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Suzanne Westenhoefer says comedy is therapy -- for the comics. 

Suzanne Westenhoefer planned to be an actor -- which meant she spent time tending bar after earning a BFA in acting from Clarion University. But plenty of patrons told her she was funny, and it wasn't just the booze talking. So Westenhoefer left her cocktail-shaker behind, and went on to claim the title of America's first openly gay standup comic.

"I used to be afraid, not because I was a new comic but because I was gay," says the Lancaster County native. Westenhoefer, who lives in Hollywood, spoke by phone from St. Louis, in advance of her Fri., Oct. 9, gig at the New Hazlett Theater.

Westenhoefer had been active in ACT-UP and other gay advocacy groups, and worried how that would color audience reception of her comedy. "I was already out. I wasn't going back into the closet to do standup."

She didn't, and has gone on to appear on David Letterman, HBO and Logo, the gay cable network. Gay and straight audiences alike eat up her witty commentary, and part of her appeal is that she's less a "gay comic" than a comic who happens to be gay.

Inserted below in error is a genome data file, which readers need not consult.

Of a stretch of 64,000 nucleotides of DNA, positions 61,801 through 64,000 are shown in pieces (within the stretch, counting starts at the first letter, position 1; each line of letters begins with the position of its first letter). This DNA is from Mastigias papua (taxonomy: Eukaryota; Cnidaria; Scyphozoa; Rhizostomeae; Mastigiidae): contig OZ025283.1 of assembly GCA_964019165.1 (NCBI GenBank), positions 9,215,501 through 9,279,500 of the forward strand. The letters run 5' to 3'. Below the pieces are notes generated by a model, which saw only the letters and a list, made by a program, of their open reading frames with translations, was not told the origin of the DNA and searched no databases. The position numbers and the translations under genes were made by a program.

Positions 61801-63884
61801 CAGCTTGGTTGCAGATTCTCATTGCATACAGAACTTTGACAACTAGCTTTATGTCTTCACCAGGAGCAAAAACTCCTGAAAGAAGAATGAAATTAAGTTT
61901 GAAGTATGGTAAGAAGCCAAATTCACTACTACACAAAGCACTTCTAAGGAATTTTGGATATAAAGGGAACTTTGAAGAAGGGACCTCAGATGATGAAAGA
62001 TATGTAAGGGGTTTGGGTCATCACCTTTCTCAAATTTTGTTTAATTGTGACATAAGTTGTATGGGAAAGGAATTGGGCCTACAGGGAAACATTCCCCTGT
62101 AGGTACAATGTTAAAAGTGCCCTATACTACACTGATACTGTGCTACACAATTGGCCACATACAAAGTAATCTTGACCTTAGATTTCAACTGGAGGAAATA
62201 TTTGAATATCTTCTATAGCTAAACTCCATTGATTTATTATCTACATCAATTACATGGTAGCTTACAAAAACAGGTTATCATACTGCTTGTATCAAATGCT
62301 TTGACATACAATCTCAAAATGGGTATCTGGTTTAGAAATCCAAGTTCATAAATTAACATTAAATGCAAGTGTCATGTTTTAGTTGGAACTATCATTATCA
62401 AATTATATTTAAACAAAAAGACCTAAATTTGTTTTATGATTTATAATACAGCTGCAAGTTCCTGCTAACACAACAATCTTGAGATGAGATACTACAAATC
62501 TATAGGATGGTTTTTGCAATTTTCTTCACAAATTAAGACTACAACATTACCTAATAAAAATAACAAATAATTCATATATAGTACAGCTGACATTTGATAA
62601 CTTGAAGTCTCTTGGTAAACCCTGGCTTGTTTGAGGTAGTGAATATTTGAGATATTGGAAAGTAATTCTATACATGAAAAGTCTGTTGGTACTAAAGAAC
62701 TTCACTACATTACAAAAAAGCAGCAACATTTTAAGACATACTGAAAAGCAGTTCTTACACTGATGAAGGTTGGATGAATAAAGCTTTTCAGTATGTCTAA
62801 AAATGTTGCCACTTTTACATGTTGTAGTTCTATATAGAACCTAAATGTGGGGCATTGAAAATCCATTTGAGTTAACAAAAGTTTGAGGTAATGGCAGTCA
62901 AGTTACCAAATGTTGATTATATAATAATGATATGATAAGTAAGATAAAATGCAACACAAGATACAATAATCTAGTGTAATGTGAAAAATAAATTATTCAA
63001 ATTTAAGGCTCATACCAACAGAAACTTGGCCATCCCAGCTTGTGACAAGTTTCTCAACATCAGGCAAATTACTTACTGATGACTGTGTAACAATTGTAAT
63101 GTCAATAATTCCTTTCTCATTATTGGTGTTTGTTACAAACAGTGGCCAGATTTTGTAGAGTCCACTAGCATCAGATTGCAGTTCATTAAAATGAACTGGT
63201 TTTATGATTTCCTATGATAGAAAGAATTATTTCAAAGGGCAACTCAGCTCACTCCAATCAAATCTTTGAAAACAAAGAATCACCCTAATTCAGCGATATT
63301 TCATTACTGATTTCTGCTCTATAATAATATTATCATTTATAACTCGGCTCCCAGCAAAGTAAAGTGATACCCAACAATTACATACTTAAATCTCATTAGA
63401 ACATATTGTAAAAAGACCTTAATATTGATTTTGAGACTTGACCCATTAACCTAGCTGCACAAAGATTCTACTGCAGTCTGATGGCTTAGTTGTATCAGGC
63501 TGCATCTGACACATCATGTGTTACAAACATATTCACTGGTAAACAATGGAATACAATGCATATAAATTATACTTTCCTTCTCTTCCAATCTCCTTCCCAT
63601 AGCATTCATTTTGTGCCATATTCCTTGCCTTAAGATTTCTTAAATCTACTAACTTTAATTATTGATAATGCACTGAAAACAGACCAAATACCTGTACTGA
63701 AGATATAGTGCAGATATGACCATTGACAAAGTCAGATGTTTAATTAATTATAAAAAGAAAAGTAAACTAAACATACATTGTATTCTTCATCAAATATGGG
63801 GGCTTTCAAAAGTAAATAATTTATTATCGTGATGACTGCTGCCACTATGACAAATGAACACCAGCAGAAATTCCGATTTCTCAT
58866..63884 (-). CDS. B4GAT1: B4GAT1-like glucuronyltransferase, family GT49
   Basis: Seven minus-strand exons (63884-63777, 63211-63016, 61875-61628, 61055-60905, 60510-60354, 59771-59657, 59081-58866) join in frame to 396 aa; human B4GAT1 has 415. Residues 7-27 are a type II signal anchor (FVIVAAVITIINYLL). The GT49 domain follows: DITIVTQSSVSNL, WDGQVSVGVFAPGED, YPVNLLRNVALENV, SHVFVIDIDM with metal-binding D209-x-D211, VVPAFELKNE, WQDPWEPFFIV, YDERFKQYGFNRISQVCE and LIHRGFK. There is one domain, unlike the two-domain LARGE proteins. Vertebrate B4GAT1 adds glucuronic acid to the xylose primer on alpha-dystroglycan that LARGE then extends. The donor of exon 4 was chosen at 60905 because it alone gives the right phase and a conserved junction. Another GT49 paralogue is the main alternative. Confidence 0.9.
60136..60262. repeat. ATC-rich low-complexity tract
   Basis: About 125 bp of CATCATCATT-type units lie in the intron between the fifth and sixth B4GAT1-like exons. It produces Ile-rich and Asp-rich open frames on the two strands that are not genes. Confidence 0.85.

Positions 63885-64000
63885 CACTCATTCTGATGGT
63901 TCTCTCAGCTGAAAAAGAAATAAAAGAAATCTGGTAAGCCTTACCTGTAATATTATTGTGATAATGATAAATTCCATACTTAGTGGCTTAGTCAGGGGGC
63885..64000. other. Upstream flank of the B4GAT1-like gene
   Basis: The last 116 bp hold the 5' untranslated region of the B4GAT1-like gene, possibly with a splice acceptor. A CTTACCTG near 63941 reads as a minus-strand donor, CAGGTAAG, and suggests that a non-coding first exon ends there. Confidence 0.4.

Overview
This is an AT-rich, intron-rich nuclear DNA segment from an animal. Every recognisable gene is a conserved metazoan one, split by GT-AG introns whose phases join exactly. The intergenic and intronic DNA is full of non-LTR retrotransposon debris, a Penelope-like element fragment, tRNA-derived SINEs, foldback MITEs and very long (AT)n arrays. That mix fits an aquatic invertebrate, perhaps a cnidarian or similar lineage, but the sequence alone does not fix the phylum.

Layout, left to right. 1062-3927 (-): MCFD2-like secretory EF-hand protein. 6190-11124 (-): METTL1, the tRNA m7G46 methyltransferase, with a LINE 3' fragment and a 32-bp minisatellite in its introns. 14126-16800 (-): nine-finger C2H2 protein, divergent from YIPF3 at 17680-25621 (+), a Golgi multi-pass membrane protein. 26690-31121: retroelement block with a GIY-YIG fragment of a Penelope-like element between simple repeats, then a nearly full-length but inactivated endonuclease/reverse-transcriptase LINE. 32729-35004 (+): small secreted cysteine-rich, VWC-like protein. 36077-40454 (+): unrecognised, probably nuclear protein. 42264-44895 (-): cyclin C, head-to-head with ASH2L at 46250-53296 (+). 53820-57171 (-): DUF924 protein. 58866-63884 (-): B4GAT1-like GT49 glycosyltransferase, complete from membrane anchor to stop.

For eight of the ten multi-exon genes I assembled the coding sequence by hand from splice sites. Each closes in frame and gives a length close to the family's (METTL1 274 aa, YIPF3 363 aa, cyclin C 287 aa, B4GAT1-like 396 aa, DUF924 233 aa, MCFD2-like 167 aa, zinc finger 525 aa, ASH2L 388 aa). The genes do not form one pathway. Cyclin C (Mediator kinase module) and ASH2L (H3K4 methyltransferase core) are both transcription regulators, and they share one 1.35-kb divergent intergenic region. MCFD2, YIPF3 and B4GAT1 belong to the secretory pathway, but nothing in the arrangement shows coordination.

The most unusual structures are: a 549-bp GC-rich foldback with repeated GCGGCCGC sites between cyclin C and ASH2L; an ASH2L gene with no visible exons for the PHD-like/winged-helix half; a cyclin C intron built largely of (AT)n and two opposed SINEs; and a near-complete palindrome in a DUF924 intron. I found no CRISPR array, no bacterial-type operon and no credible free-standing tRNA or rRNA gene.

"You can't make Chris Rock not be black. It's part of who you are," she says.

Observations on small airplanes, the futility of football and an aging mother who doesn't want to die hooked up to machines are all pretty universally funny, especially in Westenhoefer's deft hands. But she turns an equally gimlet eye on the expectations that all lesbians know how to fix cars, or that all gay men are vain.

Inspiration comes from "sex, my girlfriend, my animals. Really, the freaky weird stuff that happens to me. It's really just life. I don't do a lot of political comedy." She acknowledges that dropping onstage references to her wife does add a political flavor, though.

The early '90s, she says, were a tougher time to be openly gay in show business. "Comics in their 20s and 30s [today] come into a different world. People who are 20 and 30, unless they are from extremely religious backgrounds, it's not an issue." 

Yet women, straight or gay, still face barriers in comedy, she says. "Boy comics can get away with more. They can say harsher things, meaner things. It doesn't really fly -- an audience doesn't respond well -- if a woman steps out. The response is so much better for the boys. Men are still ruling the world." 

Aside from touring, Westenhoefer is preparing to be a featured performer on SWEET Caribbean Cruise, a lesbian excursion. She's also gearing up to film the second season of We Have to Stop Now, a Web show where Westenhoefer plays marriage counselor to a lesbian couple, both of whom are therapists.

"All comics want to be therapists, or rock stars," Westenhoefer says. "Most comics are up there telling their shit, they're up there bleeding on the stage. It's like therapy: 'I don't have time for therapy, this is what you people are getting.'"

 

Suzanne Westenhoefer 8 p.m. Fri., Oct. 9. New Hazlett Theater. North Side. $25. 412-320-4610.

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